Thursday, February 07, 2008

Cyril Wecht : Modern -Day "Body Snatcher"?

Pittsburgh has had its share of national figure throughout the years. Most of them have been sports figures, but occasionally someone unrelated to athletics will slip through into wider acclaim. Such is the case with Cyril Wecht, the former Allegheny County Coroner. Wecht first gained widespread prominence as a forensic pathologist when he publicly disputed the findings of the Warren Commission in the wake of the John F. Kennedy assassination. Wecht has served on a number of high-profile cases throughout the last few decades, including examinations into the deaths of Robert F. Kennedy, Sharon Tate, Elvis Presley, JonBenet Ramsey, Vincent Foster, Laci Peterson, Ana Nicole Smith and the Branch Davidians at Waco. Because of this high profile work, Wecht has appeared on television on countless occasions.

In fact Wecht seems to be drawn to the media like a moth is attracted to a bug zapper. Ultimately this may prove to be his "tragic flaw". He is so outspoken that he has developed some very high-profile enemies, and they are coming after him with a vengeance. Still, during his initial tenure as County Coroner (from 1970-1980), he was able to weather plenty of controversy. He was first accused of depositing autopsy fees into a private account in 1979. While he beat that charge in criminal court, he ended up responsible for paying the County $200,000 in a civil settlement. In the 80's the pathologist got himself involved in party politics, and experienced new rounds of criticism and failure. Still Wecht was once again able to assume the County Coroner position, and served in that capacity from 1995 until 2006.

Unfortunately for the soon-to-be-former-coroner, a grand jury indicted him on corruption charges in January of 1996. It is alleged that he used office personnel and property for his own personal gain. Specifically he is accused of instructing all Coroner's Office employees to redirect inquiries about personal autopsy services to his private firm. More damning is the suggestion that Wecht traded bodies he acquired through his public office and traded them for the use of resources and facilities at local Carlow College. Apparently he utilized those gains to further his private operations. When these indictments first came down, Wecht resigned from the Coroner's Office, and his long-held position was officially eliminated. He is currently in trial facing these charges.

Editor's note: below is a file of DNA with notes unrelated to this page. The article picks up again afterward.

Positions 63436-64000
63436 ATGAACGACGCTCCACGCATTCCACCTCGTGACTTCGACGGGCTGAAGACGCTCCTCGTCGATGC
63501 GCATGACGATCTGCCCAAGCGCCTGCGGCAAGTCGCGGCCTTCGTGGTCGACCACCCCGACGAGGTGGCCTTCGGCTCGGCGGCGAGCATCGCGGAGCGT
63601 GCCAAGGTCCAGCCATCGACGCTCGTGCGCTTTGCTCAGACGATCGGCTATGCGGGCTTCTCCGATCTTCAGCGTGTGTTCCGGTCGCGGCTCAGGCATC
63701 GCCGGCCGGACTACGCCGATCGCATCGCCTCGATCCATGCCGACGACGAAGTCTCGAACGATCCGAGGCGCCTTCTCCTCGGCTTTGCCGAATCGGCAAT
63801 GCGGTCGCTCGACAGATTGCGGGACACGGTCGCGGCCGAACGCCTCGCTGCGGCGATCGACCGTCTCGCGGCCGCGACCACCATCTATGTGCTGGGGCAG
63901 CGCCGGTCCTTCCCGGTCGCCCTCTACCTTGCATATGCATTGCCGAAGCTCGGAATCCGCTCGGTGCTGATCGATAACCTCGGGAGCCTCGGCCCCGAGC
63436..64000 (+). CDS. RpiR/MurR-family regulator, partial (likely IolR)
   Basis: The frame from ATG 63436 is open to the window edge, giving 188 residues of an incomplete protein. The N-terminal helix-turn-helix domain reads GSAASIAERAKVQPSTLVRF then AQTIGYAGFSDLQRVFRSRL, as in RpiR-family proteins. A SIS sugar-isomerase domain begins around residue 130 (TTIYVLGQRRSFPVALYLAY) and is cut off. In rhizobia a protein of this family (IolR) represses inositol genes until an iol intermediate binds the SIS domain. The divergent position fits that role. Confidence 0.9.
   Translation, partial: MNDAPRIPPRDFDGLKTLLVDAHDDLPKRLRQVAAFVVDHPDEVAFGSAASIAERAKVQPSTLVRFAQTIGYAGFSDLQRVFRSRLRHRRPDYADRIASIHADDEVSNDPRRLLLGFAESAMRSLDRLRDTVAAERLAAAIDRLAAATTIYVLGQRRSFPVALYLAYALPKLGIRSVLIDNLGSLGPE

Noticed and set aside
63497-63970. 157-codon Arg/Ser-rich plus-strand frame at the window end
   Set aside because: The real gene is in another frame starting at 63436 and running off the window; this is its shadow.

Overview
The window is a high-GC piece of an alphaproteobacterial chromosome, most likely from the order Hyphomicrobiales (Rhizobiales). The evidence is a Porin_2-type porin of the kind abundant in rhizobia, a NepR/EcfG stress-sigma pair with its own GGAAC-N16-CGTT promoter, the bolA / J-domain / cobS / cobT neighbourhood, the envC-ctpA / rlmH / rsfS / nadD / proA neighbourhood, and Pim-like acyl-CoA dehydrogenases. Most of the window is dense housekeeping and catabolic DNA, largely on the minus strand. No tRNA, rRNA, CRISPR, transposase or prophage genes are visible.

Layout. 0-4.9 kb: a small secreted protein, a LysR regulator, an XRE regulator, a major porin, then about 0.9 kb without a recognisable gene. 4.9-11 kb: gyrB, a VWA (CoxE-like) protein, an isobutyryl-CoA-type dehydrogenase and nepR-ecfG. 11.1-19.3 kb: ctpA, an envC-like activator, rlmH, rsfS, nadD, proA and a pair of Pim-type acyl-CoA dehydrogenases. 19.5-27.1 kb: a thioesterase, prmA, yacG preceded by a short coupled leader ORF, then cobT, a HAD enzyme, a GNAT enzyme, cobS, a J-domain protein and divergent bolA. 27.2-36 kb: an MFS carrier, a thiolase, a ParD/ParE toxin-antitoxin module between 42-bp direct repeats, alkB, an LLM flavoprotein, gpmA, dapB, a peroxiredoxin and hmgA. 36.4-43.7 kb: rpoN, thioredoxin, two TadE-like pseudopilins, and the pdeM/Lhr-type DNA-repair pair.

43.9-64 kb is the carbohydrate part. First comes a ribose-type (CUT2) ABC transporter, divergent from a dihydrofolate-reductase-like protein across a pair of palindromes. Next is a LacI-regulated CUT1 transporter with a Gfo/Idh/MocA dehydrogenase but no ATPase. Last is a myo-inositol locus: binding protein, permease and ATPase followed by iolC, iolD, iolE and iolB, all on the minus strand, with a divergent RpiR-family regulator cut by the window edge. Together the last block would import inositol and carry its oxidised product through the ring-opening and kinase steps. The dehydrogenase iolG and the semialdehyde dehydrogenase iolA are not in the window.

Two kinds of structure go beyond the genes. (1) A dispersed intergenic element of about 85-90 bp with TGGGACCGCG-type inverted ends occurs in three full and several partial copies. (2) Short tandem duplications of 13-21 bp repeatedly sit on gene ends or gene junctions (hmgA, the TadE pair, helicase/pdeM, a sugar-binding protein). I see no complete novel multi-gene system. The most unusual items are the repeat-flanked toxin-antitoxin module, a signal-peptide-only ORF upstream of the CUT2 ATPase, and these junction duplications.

His notoriety is really nothing new. The ghoulish nature of his job has made his historical counterparts the target of rumor, innuendo and suspicion. In 1827 the Burke and Hare murders in Edinburgh, Scotland stoked the worst fears of the peasantry and cast a pall over medical science. These two individuals had assumed the task of supplying cadavers to the local medical school for studies in anatomy. There was a need for this in the United Kingdom because of a law that stated that only executed criminals could be dissected. Naturally greed is a strong motivating factor, and when the supply of fresh bodies was exhausted at the graveyard- Burke and Hare decided to start producing their own corpses by killing people.

Val Lewton's film production of the Body Snatcher (1945) examined the phenomena of "resurrectionists" (grave-robbers) and their relation to the medical profession. Robert Wise directed the movie, and its cast included Boris Karloff and Bela Lugosi. It's based on the Robert Louis Stevenson book of the same name, and presents a balanced look at the type of gruesome compromises that doctors had to engage in before society realized the value of expanded access to dead people. It's an atmospheric flick with skillful screen-writing, great performances and memorable direction. And of course its extremely timely in conjunction with the Wecht trial. While Wecht is not likely to assume the role of bogeyman to a new generation of children, his purported crimes have resonated with a population understandably wary of folks who play with dead things.

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